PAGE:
It may not be inopportune to remember the words of U.S. District Judge Murray Gurfein after he refused to restrain Washington Post, which followed the lead of The New York Times, from publishing the Papers. The words are particularly relevant to the present debate. “Security,” ruled Judge Gurfein, “also lies in the value of our free institutions. A cantankerous press, an obstinate press, a ubiquitous press must be suffered by those in authority in order to preserve the even greater values of freedom of expression and the right of the people to know.”
One can multiply instances of journalism with a conscience, but what is common to all of them is the call that some journalist took at some point of time in some part of the world. And the call was taken in reply to the question that each journalist must ask each day: “Do I work on the side of truth and in the interests of the people, or do I protect national sovereignty as defined by rulers who live by the motto, ‘Self Above All Else?’” I wonder if Generalissimo Goswami ever asks himself this question.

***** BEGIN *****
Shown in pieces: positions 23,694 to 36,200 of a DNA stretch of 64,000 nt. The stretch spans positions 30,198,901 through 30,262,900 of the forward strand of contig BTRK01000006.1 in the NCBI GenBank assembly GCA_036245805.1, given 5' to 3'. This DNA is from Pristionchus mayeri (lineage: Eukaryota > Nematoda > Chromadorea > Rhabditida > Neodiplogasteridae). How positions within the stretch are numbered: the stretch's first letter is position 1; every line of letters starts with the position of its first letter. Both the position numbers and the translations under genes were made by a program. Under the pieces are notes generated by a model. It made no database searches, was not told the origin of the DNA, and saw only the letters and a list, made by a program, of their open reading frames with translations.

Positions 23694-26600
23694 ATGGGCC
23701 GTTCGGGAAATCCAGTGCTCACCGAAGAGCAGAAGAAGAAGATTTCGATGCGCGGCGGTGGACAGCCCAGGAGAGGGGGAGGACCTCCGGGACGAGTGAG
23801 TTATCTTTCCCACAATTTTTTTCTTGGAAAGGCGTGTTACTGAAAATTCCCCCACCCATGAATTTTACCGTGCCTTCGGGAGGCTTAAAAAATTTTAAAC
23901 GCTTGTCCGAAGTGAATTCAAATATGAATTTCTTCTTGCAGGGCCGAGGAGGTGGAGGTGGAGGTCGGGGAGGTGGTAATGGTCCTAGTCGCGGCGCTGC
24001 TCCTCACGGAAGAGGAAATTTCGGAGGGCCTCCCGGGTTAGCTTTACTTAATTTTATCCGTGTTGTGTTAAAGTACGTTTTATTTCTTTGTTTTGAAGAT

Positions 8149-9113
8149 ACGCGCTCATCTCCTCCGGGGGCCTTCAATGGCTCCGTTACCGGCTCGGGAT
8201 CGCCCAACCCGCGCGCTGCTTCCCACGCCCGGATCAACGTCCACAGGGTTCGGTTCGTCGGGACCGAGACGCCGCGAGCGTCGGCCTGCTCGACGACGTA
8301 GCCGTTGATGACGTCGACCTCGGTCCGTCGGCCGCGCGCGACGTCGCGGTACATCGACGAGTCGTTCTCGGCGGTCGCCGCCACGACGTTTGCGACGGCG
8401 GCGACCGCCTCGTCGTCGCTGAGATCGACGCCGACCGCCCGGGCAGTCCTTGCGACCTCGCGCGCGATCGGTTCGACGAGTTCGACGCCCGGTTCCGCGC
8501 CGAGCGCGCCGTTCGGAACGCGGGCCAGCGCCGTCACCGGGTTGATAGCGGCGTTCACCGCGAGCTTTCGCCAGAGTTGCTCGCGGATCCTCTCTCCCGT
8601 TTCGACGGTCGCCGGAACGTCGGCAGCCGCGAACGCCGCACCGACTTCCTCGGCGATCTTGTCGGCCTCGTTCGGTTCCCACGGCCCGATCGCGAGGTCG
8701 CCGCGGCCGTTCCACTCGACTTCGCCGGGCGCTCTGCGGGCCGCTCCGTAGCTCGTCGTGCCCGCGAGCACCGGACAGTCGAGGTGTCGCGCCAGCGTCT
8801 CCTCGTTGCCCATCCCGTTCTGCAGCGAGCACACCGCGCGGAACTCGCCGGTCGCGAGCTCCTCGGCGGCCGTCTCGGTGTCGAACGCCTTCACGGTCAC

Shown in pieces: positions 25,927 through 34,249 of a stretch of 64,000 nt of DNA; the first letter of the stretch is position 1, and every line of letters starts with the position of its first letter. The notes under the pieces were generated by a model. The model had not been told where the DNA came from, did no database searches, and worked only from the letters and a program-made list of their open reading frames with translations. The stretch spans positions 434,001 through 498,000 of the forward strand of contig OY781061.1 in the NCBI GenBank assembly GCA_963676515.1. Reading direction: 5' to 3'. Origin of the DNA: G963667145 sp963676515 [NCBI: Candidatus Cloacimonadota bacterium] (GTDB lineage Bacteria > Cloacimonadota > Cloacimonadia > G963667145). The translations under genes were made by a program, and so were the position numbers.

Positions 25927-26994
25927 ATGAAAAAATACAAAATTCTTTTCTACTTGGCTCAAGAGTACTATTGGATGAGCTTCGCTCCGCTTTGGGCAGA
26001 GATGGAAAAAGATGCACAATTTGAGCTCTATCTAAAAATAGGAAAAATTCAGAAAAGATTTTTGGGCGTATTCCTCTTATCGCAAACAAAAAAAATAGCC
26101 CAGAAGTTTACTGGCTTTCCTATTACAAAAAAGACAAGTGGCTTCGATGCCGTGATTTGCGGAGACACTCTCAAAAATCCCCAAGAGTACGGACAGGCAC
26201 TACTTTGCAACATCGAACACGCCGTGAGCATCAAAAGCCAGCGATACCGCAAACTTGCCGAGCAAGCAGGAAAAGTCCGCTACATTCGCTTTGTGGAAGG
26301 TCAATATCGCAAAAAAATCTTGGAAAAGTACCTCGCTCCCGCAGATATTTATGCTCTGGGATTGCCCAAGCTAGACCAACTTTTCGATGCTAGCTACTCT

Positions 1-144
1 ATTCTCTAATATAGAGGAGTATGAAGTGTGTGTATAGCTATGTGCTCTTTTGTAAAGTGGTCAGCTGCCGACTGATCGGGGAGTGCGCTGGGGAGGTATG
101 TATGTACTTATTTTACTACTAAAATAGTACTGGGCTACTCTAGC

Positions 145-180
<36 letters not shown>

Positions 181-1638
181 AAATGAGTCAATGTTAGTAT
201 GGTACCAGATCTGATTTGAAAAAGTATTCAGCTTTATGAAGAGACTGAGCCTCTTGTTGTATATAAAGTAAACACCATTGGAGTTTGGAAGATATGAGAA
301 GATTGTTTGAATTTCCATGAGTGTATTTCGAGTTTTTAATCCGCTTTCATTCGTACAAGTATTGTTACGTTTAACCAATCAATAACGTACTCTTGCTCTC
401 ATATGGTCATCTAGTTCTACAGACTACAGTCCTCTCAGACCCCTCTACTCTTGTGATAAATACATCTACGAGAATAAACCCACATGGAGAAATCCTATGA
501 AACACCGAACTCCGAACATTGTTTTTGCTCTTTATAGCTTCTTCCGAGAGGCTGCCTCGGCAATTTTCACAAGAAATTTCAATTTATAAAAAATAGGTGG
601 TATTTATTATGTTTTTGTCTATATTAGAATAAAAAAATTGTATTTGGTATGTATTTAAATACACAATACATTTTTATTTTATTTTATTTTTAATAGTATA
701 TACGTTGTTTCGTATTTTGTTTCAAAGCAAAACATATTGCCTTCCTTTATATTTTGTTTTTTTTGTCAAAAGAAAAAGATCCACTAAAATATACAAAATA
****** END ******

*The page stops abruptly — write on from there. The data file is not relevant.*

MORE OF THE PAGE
Sourish Bhattacharyya turned a freelance writer, blogger and food event organiser after pursuing journalism full-time since 1985. Before going solo, Bhattacharyya has served as Executive Editor of Mail Today (New Delhi) and National Features Editor, The Indian Express. He has also been one of the founders of Top Chef Awards Delhi-NCR, Asian Hawkers Market and the BW Hotelier series of knowledge conclaves for the hospitality industry.